Did You Miss Nowruz? Me, Too
Did You Miss Nowruz? Me, Too
Wouldn’t it be great if a holiday existed to promote values of peace and solidarity between generations and within families? To my surprise — and perhaps yours — such a holiday does exist, and you might have missed it. I know I did. It’s Nowruz, the Persian New Year, which takes place on the day of the vernal equinox (the first day of spring in the Northern Hemisphere), March 20 this year.
According to a CNN article, Nowruz is celebrated by millions of people around the world and is something like Christmas, New Year’s, and Fourth of July combined. That sounds pretty exciting, and it gets even better when you add fire festivities; delicious meats, rice, and spices; family gatherings; street dances; and loud banging on pots.
Well, I might be okay without the last item — my dog would get upset at such noise — but I do like the idea of a holiday representing a time of reconciliation and neighborliness, one that contributes to cultural diversity and friendship among peoples and different communities, according to the United Nations. We sure could use something like this today.
Nowruz consists of two words: Now or no, meaning new, and ruz or rooz meaning day — new day when put together. This holiday and its associated events has been celebrated for around 4,000 years in Iran and Central Asian countries, former parts of ancient Persian empires. Nowruz emerged as people of these areas left nomadic life and established settlements to start a new phase in human civilization. Today, it’s the world's only event that’s celebrated at the exact same moment throughout the world. The celebration isn’t connected to religion, but based on astronomical celestial events, even though Nowruz is deeply rooted in Zoroastrianism, the ancient Persian religion.
In 1725 BC, the world's first philosopher and prophet of the Zoroastrian religion, Zarathushtra, improved the ancient Indo-Iranian calendar — beginning the Zoroastrian year on the date of the vernal equinox. Zarathushtra established an observatory in the modern-day province of Sistan in southeastern Iran and was able to create a solar calendar consisting of 365 days, 5 hours and 48 minutes.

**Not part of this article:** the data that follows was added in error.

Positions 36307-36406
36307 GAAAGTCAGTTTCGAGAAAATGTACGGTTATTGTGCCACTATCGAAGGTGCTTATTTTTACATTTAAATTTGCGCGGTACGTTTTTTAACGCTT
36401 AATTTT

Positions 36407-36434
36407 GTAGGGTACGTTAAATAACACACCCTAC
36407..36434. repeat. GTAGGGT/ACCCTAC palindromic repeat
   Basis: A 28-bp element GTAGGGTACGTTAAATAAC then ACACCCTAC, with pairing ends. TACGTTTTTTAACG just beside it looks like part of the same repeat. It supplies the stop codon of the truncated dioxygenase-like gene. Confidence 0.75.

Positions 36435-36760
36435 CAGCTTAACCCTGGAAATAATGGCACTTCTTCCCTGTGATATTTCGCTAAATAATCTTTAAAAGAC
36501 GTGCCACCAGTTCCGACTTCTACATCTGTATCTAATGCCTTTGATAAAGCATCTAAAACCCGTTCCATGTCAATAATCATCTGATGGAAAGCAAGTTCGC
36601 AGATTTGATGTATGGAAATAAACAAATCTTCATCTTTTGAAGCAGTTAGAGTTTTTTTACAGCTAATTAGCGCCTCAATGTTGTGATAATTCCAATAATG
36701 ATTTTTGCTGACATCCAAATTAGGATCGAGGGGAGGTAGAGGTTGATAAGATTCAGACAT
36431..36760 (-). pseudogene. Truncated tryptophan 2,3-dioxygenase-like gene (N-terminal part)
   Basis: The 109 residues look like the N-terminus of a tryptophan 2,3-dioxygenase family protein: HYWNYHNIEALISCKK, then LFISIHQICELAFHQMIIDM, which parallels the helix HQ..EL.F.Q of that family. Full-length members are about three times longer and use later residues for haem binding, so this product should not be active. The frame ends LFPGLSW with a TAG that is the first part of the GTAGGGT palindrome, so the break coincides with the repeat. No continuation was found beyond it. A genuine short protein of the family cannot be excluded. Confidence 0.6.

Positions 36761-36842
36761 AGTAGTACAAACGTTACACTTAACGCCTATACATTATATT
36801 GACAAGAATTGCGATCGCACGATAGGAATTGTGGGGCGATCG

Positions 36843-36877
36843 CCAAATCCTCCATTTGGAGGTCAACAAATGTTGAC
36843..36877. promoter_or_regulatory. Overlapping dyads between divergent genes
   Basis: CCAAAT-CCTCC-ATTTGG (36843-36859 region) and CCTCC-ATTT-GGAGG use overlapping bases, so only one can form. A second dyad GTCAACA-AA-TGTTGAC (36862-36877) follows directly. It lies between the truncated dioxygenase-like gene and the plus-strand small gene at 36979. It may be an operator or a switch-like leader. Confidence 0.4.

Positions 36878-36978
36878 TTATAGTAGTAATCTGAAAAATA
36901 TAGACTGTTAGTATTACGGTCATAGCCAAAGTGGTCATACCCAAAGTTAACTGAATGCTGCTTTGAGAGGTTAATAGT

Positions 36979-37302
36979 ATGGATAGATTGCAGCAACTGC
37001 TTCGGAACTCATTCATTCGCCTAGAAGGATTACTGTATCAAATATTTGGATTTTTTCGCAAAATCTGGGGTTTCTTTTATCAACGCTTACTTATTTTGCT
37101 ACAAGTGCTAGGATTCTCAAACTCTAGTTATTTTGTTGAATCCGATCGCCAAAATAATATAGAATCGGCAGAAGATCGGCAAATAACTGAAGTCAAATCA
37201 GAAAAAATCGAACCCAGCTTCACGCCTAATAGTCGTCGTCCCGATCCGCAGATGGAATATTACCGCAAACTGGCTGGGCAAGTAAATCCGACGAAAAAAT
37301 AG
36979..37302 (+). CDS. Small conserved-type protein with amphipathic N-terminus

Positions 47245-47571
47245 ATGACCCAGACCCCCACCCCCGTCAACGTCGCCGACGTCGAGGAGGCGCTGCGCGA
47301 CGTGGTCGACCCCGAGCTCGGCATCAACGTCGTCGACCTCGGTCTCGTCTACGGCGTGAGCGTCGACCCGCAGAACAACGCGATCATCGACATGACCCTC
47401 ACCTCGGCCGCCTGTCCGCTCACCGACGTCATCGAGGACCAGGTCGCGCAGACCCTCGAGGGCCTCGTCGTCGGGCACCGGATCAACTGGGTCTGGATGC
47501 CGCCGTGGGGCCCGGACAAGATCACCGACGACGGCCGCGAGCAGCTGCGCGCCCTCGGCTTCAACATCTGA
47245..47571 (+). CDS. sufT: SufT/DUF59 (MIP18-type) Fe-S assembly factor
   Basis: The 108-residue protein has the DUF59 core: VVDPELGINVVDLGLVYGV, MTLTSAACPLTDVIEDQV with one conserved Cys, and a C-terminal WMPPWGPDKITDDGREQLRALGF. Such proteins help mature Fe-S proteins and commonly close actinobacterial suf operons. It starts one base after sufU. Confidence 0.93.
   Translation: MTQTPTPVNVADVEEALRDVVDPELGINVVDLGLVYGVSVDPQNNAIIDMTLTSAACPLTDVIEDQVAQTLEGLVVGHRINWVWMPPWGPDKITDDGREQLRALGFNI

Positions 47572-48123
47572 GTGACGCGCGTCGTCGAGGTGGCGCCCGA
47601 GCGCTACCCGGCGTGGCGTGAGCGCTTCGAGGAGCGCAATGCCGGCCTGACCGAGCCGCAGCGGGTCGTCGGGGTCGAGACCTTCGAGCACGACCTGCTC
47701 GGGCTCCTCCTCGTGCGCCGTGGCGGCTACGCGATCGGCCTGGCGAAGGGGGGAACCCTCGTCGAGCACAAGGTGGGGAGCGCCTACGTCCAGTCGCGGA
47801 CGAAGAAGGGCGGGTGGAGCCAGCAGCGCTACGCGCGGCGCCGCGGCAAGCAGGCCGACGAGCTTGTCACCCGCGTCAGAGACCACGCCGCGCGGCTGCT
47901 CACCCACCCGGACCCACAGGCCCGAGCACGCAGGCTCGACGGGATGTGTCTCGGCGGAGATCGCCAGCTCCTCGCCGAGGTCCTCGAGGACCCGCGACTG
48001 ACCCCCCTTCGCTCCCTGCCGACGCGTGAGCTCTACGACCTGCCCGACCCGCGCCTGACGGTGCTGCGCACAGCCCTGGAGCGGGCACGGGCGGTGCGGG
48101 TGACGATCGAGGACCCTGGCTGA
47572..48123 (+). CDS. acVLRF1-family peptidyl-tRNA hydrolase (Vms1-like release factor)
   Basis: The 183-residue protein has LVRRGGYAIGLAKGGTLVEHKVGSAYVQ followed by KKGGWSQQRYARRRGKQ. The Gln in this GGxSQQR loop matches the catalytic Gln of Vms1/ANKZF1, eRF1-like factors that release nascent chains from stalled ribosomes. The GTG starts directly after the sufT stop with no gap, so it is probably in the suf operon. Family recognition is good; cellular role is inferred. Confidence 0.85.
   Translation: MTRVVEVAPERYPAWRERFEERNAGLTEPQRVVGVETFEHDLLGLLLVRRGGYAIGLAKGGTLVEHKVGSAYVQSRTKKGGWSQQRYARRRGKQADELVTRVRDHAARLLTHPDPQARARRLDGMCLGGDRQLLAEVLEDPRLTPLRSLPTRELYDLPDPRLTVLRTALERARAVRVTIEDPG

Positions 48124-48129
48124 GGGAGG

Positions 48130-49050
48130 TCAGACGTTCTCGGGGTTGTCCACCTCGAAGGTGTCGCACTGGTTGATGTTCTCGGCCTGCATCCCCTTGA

During the reign of the Sassanid kings between 224 – 651 AD, preparations began 25 days before Nowruz. Craftsmen and builders of the royal court constructed 12 mud-brick columns and various seeds were sown on top of each one, representing a month. By the time it was Nowruz, the seeds had grown into majestic decorative plants. The king spoke in front of a noble audience, and was greeted by the highest priest of the empire and government officials. Every invited person gave a gift to the king until the sixth day of Nowruz, when members of the royal family visited the royal court. During Nowruz, an official amnesty was put in order for those convicted of minor crimes. People throughout the empire celebrated this event for 13 days.
Even though Nowruz is a celebration of a celestial event, it’s deeply rooted in the mythology of the Persians — focusing on the philosophical aspects of light conquering darkness, good conquering evil, the warmth of spring conquering the cold winter.